4. What can people expect who come to these workshops? What is the Open Forum format and how does it complement the Deep Diversity Approach that Animal has developed?
I am SO excited about this course. About the people coming across North America and Europe. About the faculty we have lined up. About this commitment of building a SWAT team that can move into zones of intense conflict and difference and facilitate relationship rather than allowing it to break. We can do better as people, and this offering is our contribution to making it so.

Our Deep Diversity training covers the all jigsaw puzzle around systemic discrimination: emotions, bias, identity and power. This course is taking all these pieces and applying them in the room, on the spot, with groups of people to help talk about the tough topics that we generally prefer to avoid.

The whole training is based on the idea that this polarization around tribal identities is bad, and it can get worse, and the only way through it, outside of armed conflict (which it can feel like we are alarmingly close to these days), is to get people into rooms and hash through it. Open forums aren’t a magic pill, but they can work magic. They can offer people back a sense of ‘radical mutuality’, a sense of even if we don’t agree, we can see that we are connected in some way.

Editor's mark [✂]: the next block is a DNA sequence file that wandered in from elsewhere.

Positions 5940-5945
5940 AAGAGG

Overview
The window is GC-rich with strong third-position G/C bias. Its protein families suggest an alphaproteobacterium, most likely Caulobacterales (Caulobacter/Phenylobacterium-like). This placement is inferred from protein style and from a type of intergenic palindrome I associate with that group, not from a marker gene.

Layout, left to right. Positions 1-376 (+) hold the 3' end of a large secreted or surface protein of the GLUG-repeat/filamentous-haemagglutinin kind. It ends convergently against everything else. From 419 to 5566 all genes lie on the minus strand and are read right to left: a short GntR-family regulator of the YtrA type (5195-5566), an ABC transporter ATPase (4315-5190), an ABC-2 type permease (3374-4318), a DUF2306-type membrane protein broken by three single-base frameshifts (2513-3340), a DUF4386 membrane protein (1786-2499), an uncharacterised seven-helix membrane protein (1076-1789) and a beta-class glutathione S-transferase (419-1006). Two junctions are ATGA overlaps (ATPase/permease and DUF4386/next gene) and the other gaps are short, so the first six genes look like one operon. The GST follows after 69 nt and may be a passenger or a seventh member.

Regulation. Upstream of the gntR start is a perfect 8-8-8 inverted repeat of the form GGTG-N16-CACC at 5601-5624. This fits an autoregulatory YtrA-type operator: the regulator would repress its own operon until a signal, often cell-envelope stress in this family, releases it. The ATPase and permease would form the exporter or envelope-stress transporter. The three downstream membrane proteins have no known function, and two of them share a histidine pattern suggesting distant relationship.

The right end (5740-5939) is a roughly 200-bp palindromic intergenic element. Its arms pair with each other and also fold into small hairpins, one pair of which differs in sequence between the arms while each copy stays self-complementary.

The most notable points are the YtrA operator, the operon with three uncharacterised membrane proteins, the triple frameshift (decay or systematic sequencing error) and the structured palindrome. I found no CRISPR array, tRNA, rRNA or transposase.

The Art of Public Dialogue is best suited to those who have existing training in facilitation. If someone doesn’t have that background, what is a first step they can take towards improving the discourse?
As long as people have some degree of comfort in leading groups, that’s fine. If not, we offer a basic course called Authentic Facilitation: Facilitating with Presence and Ease that is a good precursor (the next one is Spring, 2020). Also, outside of leading these bigger conversations, any of us can just find ways to lean into discomfort, to name the assumptions and bias we see people enacting around us, and to apologize when we do make mistakes ourselves. Even though these micro-moments may not feel like much, they add up to a generational shift.

We are one of the first generations to be surrounded by as much difference as sameness (at least in urban centres) and it takes conscious effort to learn the signals of inclusion for people different than ourselves. Unfortunately, I see most people in most organizations shut down to the actual work of changing their behaviour because they don’t want to get it wrong, look bad or feel bad. Let’s just take ‘bad’ out of the equation and just replace it with ‘work’– the good work, the noble work, the work of creating cultures where everyone regardless of identity, feels a sense of belonging.

BONUS QUESTION: You are about to publish a memoir, Breaking the Ocean: Race, Rebellion and Reconciliation. What role do you think personal narrative can take in improving public dialogue?
I think stories have been historically the most powerful teacher in any society, and they continue to be. But story requires vulnerability. I think a lot of us could use more courage to be vulnerable, to be open to what scares us, both inside and out. We have to step into the waters of vulnerability to broker relationship, with ourselves and each other. It doesn’t happen in any other way. Come to my book launch at the AGO on Friday, Sept. 13th to hear more!


Learn more about The Art of Public Dialogue, and secure your spot in the course.

Photo by Tom Hill on Unsplash